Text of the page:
From high-speed wind to torrential rain and floods, we might not be able to prevent it, but we can prepare ourselves for how to deal with them. For field service businesses, extreme weather can result in an increase in calls and demand for reactive maintenance.
Let’s take a look at what reactive maintenance is and how it differs from other types of maintenance. We’ll also look into one main cause of reactive maintenance – extreme weather – and how you can prepare for and manage these jobs.
What is Reactive Maintenance?
Reactive maintenance is maintenance that is carried out when there is an unexpected fault or breakage to equipment. When the equipment is damaged in this way, it is unable to function correctly until the maintenance is complete. A part might need replacing or repaired to restore the asset to working condition.
Sometimes this is caused by extreme environmental circumstances, such as extreme weather. We’ll be discussing what you can do to help prepare for these kinds of instances. But first, let’s dive into the distinct types of maintenance.
What is the Difference Between Reactive and Preventative Maintenance?
There are so many types of maintenance that it can be difficult to differentiate between them sometimes. The main types of service maintenance include reactive and preventative. These can also be narrowed down into planned or unplanned maintenance. The difference between these types is generally down to the scenario in which they are carried out.
Reactive is needed when the equipment is considered to be unusable in its current condition. Emergency maintenance is an example of reactive maintenance and has to be attended to as soon as possible to rectify any faults, leaks or broken assets.
Examples of reactive maintenance include emergency maintenance and corrective maintenance.
Unlike reactive, preventative maintenance, or PPM (planned preventative maintenance), is typically planned in advance and on a schedule.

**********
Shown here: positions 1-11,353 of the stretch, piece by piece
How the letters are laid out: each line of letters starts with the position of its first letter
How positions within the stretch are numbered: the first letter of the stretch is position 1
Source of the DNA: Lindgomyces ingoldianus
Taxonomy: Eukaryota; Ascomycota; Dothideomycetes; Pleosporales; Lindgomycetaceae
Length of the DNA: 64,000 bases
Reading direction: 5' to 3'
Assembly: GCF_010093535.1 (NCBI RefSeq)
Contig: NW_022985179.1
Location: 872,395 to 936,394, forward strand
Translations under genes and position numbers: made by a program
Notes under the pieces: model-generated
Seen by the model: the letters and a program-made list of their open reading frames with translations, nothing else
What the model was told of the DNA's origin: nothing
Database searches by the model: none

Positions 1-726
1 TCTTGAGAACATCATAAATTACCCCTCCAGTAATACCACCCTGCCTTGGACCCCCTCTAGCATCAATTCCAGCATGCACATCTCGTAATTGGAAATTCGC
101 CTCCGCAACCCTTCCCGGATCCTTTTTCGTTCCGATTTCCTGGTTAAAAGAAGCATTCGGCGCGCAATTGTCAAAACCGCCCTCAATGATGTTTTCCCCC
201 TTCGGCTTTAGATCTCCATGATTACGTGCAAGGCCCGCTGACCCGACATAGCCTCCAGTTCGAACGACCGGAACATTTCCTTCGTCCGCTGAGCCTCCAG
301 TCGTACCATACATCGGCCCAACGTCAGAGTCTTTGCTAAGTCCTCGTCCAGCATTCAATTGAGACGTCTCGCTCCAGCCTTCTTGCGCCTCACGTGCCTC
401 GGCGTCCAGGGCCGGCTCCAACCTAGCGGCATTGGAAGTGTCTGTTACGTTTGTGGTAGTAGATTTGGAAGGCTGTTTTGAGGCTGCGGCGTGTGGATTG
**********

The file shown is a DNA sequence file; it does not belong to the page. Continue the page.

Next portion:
You could have a contract with one of your customers to carry out routine checks on a particular piece of machinery annually. This is to help ensure the equipment is in working order and gives the opportunity to flag any potential issues that could cause damage in the immediate future.
Extreme Weather and Reactive Maintenance
Environmental conditions can be a big factor in the condition of equipment and facilities management. Often unexpected or uncontrollable, extreme weather such as storms, snow and floods can cause masses of damage. When this does happen, your business will need to be prepared.
The service industry is already a business in demand. Extreme weather can only further increase that demand. In fact, the demand for trades on Checkatrade was substantially higher due to the damage caused to homes by Storm Eunice back in February 2022. This included destruction to fences, roofs, chimneys and more.
As a result, you’ve got an influx in calls and service requests to fix roofs, put up new fences and remove trees from roads. It’s a lot to manage and organise, but it can be simplified with the right tools.
4 Ways to Prepare Your Trade Business for Reactive Maintenance
If you plan to offer reactive maintenance services to your customer base, it’s important to know how to plan and prepare. You might not be able to exhaustively plan ahead for each job, but you can prepare your team for these scenarios.
Reactive maintenance might not be the best course of action for all jobs, but when unexpected problems do arise, it can be a satisfactory solution to get components back to working order quickly. Here are four ways to prepare you and your service team for the unexpected.
1. Manage Your Jobs With Service Management Software